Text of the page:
As dawn breaks in the remote community of Khotakpa in Pemagatshel, Memay Penjor turns on the radio which he borrowed from a neighbor a few years back and tunes into KYD 91.1 FM. He is hooked onto the broadcast that includes songs, local beliefs, customs and traditions.
Since the villagers hardly get to listen to old traditional songs and local content, the community radio which keeps folklore alive has been a blessing for them.
According to Memay Penjor, they are both entertained and informed by the community radio.
“I can’t imagine my life without the radio; for now it is my only companion. Had there been no radio, I would have lost my mind,” says Memay Penjor.
With the recent development activities touching the remote places of the country, Pemagatshel Dzongkhag is one place that has developed over the years.
The once remote community now has basic amenities at their doorstep like roads that connect almost every village to the Dzongkhag headquarter.
Meanwhile, the fields are also getting fallow and most of the unique traditions and culture are on the verge of vanishing while some have already become extinct.
However, the community radio in Khotakpa is not only helping the village to keep their unique cultures and traditions alive, but has also eased the life of local leaders by helping them disseminate information to the villagers.
The first community radio in Pemagatshel known as Khotakpa, Yalang and Denchi (KYD) community radio was established in 2016 and stationed at the Khotakpa community library and resource center (READ Center).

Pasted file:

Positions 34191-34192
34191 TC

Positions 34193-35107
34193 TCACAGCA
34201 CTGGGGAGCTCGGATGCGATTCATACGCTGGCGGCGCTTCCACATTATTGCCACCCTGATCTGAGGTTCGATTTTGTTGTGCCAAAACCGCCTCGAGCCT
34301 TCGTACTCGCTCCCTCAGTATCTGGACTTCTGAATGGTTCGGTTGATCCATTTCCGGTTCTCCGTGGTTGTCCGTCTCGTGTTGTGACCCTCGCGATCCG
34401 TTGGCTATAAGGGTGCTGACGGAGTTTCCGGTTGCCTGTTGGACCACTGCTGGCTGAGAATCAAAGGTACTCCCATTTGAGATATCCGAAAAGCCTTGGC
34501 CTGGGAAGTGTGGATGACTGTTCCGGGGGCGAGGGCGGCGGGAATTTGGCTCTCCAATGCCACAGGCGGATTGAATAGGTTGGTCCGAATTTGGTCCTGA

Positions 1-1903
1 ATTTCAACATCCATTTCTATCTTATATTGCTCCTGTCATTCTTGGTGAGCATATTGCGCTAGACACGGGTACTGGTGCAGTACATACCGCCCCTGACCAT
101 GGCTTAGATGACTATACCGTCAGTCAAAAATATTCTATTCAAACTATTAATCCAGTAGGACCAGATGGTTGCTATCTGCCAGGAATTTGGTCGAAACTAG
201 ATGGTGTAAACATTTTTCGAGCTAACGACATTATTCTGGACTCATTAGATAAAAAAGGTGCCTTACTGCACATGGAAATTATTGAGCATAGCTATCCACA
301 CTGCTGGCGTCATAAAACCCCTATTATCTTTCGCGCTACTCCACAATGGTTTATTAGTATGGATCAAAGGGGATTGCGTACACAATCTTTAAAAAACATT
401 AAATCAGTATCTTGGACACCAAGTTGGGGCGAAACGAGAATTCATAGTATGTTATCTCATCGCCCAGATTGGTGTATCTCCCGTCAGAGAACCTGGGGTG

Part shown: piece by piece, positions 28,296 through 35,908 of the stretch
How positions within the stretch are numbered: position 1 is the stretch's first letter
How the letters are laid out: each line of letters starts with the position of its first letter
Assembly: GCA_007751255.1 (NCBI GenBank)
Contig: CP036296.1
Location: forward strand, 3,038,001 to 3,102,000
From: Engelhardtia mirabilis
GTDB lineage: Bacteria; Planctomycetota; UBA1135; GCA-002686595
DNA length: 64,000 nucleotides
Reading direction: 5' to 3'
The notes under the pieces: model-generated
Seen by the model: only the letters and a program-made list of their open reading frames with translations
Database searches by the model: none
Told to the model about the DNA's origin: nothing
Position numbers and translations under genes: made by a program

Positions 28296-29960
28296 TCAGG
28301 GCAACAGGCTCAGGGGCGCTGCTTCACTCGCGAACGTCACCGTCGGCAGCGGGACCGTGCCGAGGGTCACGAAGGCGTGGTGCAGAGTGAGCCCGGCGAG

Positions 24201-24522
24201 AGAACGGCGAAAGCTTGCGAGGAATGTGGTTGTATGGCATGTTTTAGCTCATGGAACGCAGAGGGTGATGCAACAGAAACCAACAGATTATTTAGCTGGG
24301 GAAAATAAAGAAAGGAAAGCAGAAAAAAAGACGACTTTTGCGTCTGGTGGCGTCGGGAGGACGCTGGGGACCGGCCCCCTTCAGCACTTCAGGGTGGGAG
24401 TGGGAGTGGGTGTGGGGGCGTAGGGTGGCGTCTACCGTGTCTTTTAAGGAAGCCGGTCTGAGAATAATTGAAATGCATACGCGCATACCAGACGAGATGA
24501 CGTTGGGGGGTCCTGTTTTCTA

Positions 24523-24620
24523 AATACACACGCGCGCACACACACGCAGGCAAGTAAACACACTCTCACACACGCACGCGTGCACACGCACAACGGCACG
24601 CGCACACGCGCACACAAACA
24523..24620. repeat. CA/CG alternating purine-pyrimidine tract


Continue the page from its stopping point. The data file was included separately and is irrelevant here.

Since the KYD community radio on 91.1 FM went on air in 2016, it has brought about immense benefits in the community and the community radio can be accessed in nine neighboring villages and by more than 500 households.
Radio Jockey (RJ) Ugyen Wangchuk plays the recorded ingenious famous songs followed by old sayings in the morning program.
A villager, Dawa Gyaltshen, 45, said the community has reaped a lot of benefits from the community radio. “With the help of the radio, we are able to get information on various issues and important messages immediately.”
He added that the community radio has helped the community in preserving their unique songs which otherwise would have disappeared with time. “We are concerned about the impending risks of losing our songs forever as the younger generation is not keen on learning.”
Another villager from Khotakpa said the radio airs important agriculture and health-related information and provides opportunity for people to discuss both social and local issues.
He said the people have received a lot of benefits from the community radio and setting up of the community radio has helped keep the rural people updated with the latest news and information.
Additionally, Khotakpa Tshogpa, Bopo Drukpa, said the community radio has benefited the community because when there are zomdus (meetings) the information can be easily passed through the radio.
Meanwhile, interested individuals can be seen dedicating messages and songs, while famous old songs and sayings of the community can also be heard through the radio.
However, the hitch is not all the villagers are interested in tuning to the radio. Only around 70% of them are interested and take part actively.
The Tshogpa said initially people used to tune onto FM through radio but with modernization and change, only a handful of people use radio.
Today, in remote Dzongkhags of the country like Pemagatshel, almost 90% of the people use smartphones to tune onto FM and music. “Some of them are not interested to listen as they face difficulty in usingsmart phones.”
According to Bhutan Information and Media Impact Study (BIMIS) 2013, the number of radio sets has decreased from 77,800 in 2008 to 46,641 in 2012. The decrease in radio sets has been largely compensated for/by the rapid increase in mobile phone coverage, given that most mobile phones have radio reception functionality besides its standard voice communication utility.